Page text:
Perhaps not. But currently the western countries are at the nadir of their military adventurism due to exhaustion from involvement in Afghanistan and Iraq. The situation may well be different ten or twenty years from now. The temptation to use the quick option of military force in order to achieve your political goals is always present, and grows stronger the weaker your opponent becomes. And the stakes (and therefore political goals and considerations) may get higher, since geopolitical turbulence might force Russia to involve itself ever closer to NATO sphere of influence, possibly having to use force (or threat of it) in Ukraine (if the Kiev government attacks Donbass again, or threatens Crimea), Moldova (if it puts Transnistria under blockade) or even NATOs fringe in Baltics (if radical nationalist forces come to power in Estonia or Latvia and start to harass the Russian population). Especially in the last case, it would take a lot of threat potential to convince NATO leaders that it is better not to engage the collective security protocols, but to put enough pressure on the nationalists to pacify them.

Besides, NATO is not the only major potential threat. China is in a "friendly" phase now, but friendship is best when both sides are on relatively the same level. And Japan has been slowly but surely upgrading its military capabilities, and has standing claims on Russian territory.

1. develop a less expensive vehicle that can more assuredly be produced in large enough numbers to outfit the majority, if not the totality, of the Russian armed forces.

And the new platforms have many different complectation options with varying degrees of sophistication.

2. work on a new social contract with the people who are potential adversaries in regional conflicts in order to avoid/mitigate them in the first place.

That may not always be an option, and even if it is, you can probably get a much better deal when you have a credible threat of force as an alternative. "Talk softly and carry a big stick."

This is very true. However, if you have high blood pressure, have smoked a pack a day for 20 years, and have too much fat around the middle... you might be better off walking even if it means losing ground. Having a heart attack does tend to interfere with a positive outcome So perhaps it's better to try shedding some of the bad habits and get into better shape before resuming a marathon.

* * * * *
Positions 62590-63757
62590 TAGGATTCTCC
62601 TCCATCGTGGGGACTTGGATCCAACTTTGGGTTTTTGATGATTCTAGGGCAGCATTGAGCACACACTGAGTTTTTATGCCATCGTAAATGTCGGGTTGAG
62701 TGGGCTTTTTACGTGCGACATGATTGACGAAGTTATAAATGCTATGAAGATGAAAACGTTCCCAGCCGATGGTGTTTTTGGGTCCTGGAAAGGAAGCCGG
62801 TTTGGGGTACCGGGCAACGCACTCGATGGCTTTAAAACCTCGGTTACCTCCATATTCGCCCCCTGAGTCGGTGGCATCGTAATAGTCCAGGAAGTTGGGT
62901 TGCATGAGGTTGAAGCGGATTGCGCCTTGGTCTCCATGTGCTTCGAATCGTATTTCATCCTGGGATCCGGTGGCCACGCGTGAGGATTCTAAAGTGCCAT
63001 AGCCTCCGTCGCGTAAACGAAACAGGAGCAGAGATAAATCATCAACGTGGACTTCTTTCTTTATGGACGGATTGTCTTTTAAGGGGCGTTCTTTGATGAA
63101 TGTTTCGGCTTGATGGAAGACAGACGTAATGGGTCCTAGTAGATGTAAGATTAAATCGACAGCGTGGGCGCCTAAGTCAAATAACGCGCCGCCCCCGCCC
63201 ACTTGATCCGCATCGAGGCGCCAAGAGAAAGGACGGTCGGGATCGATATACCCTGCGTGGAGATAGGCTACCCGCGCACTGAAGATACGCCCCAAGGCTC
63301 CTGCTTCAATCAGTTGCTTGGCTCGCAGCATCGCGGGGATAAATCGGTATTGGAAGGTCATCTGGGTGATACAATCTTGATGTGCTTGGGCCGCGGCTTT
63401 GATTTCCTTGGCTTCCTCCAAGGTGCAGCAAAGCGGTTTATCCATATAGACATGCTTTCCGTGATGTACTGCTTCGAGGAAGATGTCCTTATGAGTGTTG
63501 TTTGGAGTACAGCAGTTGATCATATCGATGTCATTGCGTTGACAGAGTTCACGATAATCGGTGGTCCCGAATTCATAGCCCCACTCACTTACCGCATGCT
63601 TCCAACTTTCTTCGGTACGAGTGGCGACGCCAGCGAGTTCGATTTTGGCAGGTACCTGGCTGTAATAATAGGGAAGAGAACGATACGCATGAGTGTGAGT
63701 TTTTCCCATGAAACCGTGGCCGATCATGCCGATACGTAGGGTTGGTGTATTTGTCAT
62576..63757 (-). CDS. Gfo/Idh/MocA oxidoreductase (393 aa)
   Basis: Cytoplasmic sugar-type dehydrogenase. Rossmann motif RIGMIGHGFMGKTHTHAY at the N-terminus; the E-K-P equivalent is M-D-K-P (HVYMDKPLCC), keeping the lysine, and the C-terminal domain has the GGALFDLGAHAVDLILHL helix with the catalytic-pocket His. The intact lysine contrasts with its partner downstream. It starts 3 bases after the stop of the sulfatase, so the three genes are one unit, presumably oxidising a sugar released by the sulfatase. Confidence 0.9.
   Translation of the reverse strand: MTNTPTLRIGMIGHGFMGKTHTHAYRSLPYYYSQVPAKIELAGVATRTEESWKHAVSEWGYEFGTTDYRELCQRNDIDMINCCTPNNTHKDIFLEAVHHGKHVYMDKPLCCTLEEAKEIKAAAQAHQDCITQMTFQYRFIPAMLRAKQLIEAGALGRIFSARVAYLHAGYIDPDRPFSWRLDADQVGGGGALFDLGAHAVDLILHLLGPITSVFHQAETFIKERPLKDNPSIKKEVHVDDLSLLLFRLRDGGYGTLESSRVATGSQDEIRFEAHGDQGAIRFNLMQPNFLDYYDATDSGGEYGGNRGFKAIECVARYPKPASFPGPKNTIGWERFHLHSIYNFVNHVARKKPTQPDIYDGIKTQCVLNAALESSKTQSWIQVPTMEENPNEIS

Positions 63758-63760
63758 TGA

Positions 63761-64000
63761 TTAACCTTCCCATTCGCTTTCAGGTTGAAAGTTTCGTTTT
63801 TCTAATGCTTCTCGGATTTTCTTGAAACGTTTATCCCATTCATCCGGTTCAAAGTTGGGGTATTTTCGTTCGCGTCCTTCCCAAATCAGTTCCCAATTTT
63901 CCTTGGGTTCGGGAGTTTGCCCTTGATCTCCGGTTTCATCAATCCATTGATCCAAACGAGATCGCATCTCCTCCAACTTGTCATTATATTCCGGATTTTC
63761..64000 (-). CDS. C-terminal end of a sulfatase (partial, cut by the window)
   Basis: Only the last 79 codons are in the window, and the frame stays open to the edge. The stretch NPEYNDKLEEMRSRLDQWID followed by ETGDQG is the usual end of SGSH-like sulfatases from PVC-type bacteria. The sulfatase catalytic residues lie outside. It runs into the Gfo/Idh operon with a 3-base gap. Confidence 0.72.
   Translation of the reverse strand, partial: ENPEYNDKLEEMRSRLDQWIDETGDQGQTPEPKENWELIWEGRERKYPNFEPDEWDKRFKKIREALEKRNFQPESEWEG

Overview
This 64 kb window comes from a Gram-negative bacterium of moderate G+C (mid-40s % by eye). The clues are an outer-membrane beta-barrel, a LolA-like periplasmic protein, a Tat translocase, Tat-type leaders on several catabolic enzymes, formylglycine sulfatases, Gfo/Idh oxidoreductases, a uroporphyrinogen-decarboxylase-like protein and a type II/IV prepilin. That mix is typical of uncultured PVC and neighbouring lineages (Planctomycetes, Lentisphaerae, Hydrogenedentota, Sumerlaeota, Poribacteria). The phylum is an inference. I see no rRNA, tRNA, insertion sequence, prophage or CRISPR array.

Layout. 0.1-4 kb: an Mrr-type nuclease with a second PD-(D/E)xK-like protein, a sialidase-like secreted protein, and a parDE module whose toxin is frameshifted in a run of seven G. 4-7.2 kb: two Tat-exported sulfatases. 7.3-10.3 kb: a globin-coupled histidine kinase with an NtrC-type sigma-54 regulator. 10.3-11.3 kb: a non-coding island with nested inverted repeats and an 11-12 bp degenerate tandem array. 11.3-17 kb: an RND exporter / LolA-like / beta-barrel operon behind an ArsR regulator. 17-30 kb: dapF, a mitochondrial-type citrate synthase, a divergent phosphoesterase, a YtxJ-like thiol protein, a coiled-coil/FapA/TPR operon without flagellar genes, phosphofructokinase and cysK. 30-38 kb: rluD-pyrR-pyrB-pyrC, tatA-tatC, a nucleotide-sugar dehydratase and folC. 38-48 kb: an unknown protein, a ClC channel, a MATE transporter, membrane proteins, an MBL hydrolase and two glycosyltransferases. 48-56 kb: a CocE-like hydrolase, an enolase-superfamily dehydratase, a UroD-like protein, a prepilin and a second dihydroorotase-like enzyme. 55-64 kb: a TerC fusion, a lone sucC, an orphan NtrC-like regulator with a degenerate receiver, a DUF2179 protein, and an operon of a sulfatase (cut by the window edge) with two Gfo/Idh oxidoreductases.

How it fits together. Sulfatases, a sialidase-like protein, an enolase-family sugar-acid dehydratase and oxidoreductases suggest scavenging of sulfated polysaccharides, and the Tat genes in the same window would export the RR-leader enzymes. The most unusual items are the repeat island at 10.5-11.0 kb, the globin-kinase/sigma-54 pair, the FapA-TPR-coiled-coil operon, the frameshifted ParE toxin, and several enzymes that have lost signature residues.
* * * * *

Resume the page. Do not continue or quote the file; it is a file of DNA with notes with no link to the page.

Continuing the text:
Unfortunately, there is no resting in the marathon of geopolitics. Any ground lost can only be recovered by great effort and expense. You have to take care of your economy and military simultaneously. If you focus on just the economy, you will probably find out that you have fallen hopelessly behind in military capabilities and technologies twenty years from now. And Russian capabilities had suffered a decade of rapid contraction, followed by a decade of painfully slow restoration, so that now it has to run twice as fast.

P.S.:

It could very well claim a spot in the sun if only it was a member of the global community, rather than expecting the world to revolve around it.

Russia would very much like to be a part of the global community - as long as this community is not dominated by objectives and priorities of capitalist elites (the current Russian government is quite happy with these elites though). :)

Edited by Krasnoarmeyets

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Russian? Or are you saying that Russia is going to continue production of the BMP-3 (for itself) now that it is developing a replacement. After all, where does one get simplification of production and logistics if one is not doing anything to simplify production and logistics?

 

They kinda are, now. Not sure if that's a counterintelligence at work, or a mean to help the manufacturer, or an interest with some kinda of agenda in mind (like future upgrades). Exports are still there too.

 

The results of nearly 20+ years of struggle to get an outdated and overpriced design into very limited service is not what I would call a good model for future development.

 

Hey, from what I understand, the whole idea of making such vehicle was a result of some general's lobbying. The guy had bad ideas in mind, but had power to lobby them. From there on, they had to either keep buying it, or make a new vehicle. US did Stryker MGS which it later didn't like, did it?

 

As for Russia "stop doing what they're doing", I have never said they would. In fact, I made a very straight forward prediction a few posts ago that said as much.

 

Then don't bring the "sum of all parts" argument again, because the precedence with BMP-3 nullifies it.

 

You are still calling me black, Mr. Kettle. You stated, unequivocally, that the turret would be cheaper. In fact, that a great many things would be cheaper. Are you an engineer? No. So we are both speculating. I have no problem admitting that I might be wrong even though I am basing my opinion on cumulative knowledge.

 

I don't have to be engineer to know that the easiest way to keep the crew safe is to put them together in the most secure place. The bigger the area they are spread over, the more it's going to cost. Pure logic.

 

As for the reasons for my speculation that it might be more expensive, I did reference someone who made a factual statement about how a Stryker costs more than a Bradley, despite the Bradley being apparently a more expensive vehicle. The primary reason being all the expensive high tech stuff in the Stryker that the Bradley doesn't have. I'm sorry if you don't understand why that is relevant.

Sure I have. Many times.

 

I see what the problem is. Here is my answer. Just because the turret "might" cost "too much", doesn't mean it has to. As the guy said, CITV on Bradley is connected to the older, cheaper system. And it still works. Russians don't want golden vehicles. They are obviously won't go for "cost too much" solutions. Also, the price of a single vehicle is VERY dependent on the size of the batch. VERY VERY. Might actually be one of the reasons why we're seeing 52 newgen test vehicles, and not 10.